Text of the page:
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The Diversity Imperative Revisited: Racial And Gender Inclusion In Clinical Law Faculty, G. S. Hans, D. N. Archer, Et Al. Oct 2019

The Diversity Imperative Revisited: Racial And Gender Inclusion In Clinical Law Faculty, G. S. Hans, D. N. Archer, Et Al.

Vanderbilt Law School Faculty Publications

The demographics of clinical law faculties matter. As Professor Jon Dubin persuasively argued nearly twenty years ago in his article Faculty Diversity as a Clinical Legal Education Imperative, clinical faculty of color entering the legal academy in the 1980s and 1990s expanded the communities served by law school clinics and the lawyering methods used to serve clients in significant ways that enriched legal education and the profession. They also broadened clinical scholarship to include deconstructions and reconstructions of clinical teaching, offered crucial role modeling and mentorship to students of color, and helped to elevate cross-cultural communication and multiracial collaboration as …


Immigration And Blackness, Karla Mckanders Jan 2019

Immigration And Blackness, Karla Mckanders

Vanderbilt Law School Faculty Publications

There is a long history of the intersection of immigration, race, and civil rights in America. Immigration laws have operated in a manner to maintain homogeneity to the exclusion of immigrants of color. Immigration laws throughout America’s history have traditionally utilized fear and exclusion to define what America should look like and have privileged some immigrant’s over others.


Reflection: How Multiracial Lives Matter, Lauren Sudeall Jun 2017

Reflection: How Multiracial Lives Matter, Lauren Sudeall

Vanderbilt Law School Faculty Publications

Race plays an important organizing function in society, and one over which we have little control as individuals; this can be difficult to reconcile with the self-determination many multiracial individuals possess to control their own racial identity and how it is perceived by others. While some are dismissive of that premise, instead favoring a racial solidarity approach that minimizes the relevance of subcategories, I have contended that it is important to allow multiracial individuals to define their own identity. This is a sentiment that has been echoed by Justice Kennedy's language in several recent opinions discussing racial identity (if not …


Proportionality Skepticism In A Red State, Lauren Sudeall May 2017

Proportionality Skepticism In A Red State, Lauren Sudeall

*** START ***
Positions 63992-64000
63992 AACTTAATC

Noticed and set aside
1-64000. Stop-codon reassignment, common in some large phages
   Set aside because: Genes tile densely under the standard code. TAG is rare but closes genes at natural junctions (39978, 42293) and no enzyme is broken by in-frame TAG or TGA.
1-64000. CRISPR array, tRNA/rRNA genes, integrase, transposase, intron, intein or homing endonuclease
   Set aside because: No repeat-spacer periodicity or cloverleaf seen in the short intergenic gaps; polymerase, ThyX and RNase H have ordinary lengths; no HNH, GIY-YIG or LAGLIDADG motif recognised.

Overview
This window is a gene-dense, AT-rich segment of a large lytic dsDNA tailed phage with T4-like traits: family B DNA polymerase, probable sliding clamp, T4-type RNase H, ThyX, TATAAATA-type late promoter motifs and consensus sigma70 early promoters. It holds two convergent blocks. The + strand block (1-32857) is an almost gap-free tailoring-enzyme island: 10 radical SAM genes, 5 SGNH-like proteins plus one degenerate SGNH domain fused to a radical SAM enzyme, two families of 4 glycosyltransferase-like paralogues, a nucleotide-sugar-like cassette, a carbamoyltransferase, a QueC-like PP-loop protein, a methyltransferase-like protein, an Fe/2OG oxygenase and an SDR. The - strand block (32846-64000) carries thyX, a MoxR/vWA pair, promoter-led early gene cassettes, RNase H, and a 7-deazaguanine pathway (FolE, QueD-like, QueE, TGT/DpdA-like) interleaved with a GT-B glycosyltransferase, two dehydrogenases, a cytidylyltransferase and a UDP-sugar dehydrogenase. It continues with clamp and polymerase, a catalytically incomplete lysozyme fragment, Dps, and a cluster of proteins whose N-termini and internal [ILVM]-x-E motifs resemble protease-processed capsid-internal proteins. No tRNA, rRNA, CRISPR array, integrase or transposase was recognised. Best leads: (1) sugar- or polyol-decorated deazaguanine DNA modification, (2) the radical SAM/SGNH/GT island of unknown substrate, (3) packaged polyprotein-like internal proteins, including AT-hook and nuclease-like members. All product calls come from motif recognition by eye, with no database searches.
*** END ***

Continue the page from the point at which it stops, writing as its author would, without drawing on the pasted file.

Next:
Vanderbilt Law School Faculty Publications

As someone who lives in a red state and has practiced capital defense in Georgia and Alabama, my view for some time has been that the death penalty is not going anywhere any time soon. And while the dominant message from legal experts and commentators in recent years has been that the death penalty is on the decline,' the results of this past election might suggest otherwise. The three referenda regarding capital punishment on the 2016 ballot - in California, Nebraska, and Oklahoma - were all resolved in favor of the death penalty. These votes could be taken to signal …


Functionally Suspect: Reconceptualizing 'Race' As A Suspect Classification, Lauren Sudeall Apr 2015

Functionally Suspect: Reconceptualizing 'Race' As A Suspect Classification, Lauren Sudeall

Vanderbilt Law School Faculty Publications

In the context of equal protection doctrine, race has become untethered from the criteria underlying its demarcation as a classification warranting heightened scrutiny. As a result, it is no longer an effective vehicle for challenging the existing social and political order; instead, its primary purpose under current doctrine is to signal the presence of an impermissible basis for differential treatment. This Symposium Article suggests that, to more effectively serve its underlying normative goals, equal protection should prohibit not discrimination based on race per se, but government actions that implicate the concerns leading to race’s designation as a suspect classification. For …


The Unspoken Voices Of Indigenous Women In Immigration Raids, Karla M. Mckanders Jan 2010

The Unspoken Voices Of Indigenous Women In Immigration Raids, Karla M. Mckanders

Vanderbilt Law School Faculty Publications

The voices of the most vulnerable populations often point towards social constructs in dire need of systemic change. The treatment of immigrant women in workplace raids exemplifies this concept. Over the last couple of years, Immigration and Customs Enforcement, a division of the Department of Homeland Security, has executed several workplace raids to deport undocumented immigrants who are unauthorized to work in this country. When discussing workplace raids, most news articles focus on the mass deportation of men, this paper will take a different perspective, and examine indigenous immigrant Guatemalan women’s stories in migrating to the United States, seeking employment …


Capitalism And The Tax System: A Search For Social Justice, Beverly I. Moran Jan 2008

Capitalism And The Tax System: A Search For Social Justice, Beverly I. Moran

Vanderbilt Law School Faculty Publications

America is a country founded on ideas. The Enlightenment was one set of ideas that attended our birth and one Enlightenment belief as strong today as during the revolution is our faith in capitalism and the protection of private property. Yet, the United States tax system manages to violate fundamental capitalist principles as outlined in the extensive writings of Adam Smith - the father of capitalism. Comparing Smith's vision to the current United States tax system reveals many important inconsistencies, particularly the current penchant for simultaneously taxing wages while exempting (or delaying) taxes on wealth and wealth appreciation. The article …


Race And Wealth Disparity: The Role Of Law And The Legal System, Beverly I. Moran, Stephanie M. Wildman Jan 2007

Race And Wealth Disparity: The Role Of Law And The Legal System, Beverly I. Moran, Stephanie M. Wildman

Vanderbilt Law School Faculty Publications